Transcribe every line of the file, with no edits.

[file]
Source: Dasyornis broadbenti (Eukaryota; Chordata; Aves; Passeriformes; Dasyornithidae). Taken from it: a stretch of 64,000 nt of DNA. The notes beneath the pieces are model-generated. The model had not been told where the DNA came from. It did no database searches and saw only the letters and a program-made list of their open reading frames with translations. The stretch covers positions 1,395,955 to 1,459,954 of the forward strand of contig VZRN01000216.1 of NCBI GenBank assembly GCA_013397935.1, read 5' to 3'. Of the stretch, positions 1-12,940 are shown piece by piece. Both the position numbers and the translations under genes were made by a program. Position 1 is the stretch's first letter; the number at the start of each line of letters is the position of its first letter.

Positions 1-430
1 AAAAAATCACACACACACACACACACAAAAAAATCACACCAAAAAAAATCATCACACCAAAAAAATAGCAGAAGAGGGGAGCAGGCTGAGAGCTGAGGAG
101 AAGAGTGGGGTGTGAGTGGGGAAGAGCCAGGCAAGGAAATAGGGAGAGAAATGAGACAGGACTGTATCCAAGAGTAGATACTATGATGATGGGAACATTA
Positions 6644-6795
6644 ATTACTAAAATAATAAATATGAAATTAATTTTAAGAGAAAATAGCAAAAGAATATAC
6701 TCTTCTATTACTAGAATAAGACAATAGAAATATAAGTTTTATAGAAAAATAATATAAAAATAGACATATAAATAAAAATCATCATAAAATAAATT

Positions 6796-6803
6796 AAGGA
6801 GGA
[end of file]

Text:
Source: Dasyornis broadbenti (Eukaryota; Chordata; Aves; Passeriformes; Dasyornithidae). Taken from it: a stretch of 64,000 nt of DNA. The notes beneath the pieces are model-generated. The model had not been told where the DNA came from. It did no database searches and saw only the letters and a program-made list of their open reading frames with translations. The stretch covers positions 1,395,955 to 1,459,954 of the forward strand of contig VZRN01000216.1 of NCBI GenBank assembly GCA_013397935.1, read 5' to 3'. Of the stretch, positions 1-12,940 are shown piece by piece. Both the position numbers and the translations under genes were made by a program. Position 1 is the stretch's first letter; the number at the start of each line of letters is the position of its first letter.

Positions 1-430
1 AAAAAATCACACACACACACACACACAAAAAAATCACACCAAAAAAAATCATCACACCAAAAAAATAGCAGAAGAGGGGAGCAGGCTGAGAGCTGAGGAG
101 AAGAGTGGGGTGTGAGTGGGGAAGAGCCAGGCAAGGAAATAGGGAGAGAAATGAGACAGGACTGTATCCAAGAGTAGATACTATGATGATGGGAACATTA
Positions 6644-6795
6644 ATTACTAAAATAATAAATATGAAATTAATTTTAAGAGAAAATAGCAAAAGAATATAC
6701 TCTTCTATTACTAGAATAAGACAATAGAAATATAAGTTTTATAGAAAAATAATATAAAAATAGACATATAAATAAAAATCATCATAAAATAAATT

Positions 6796-6803
6796 AAGGA
6801 GGA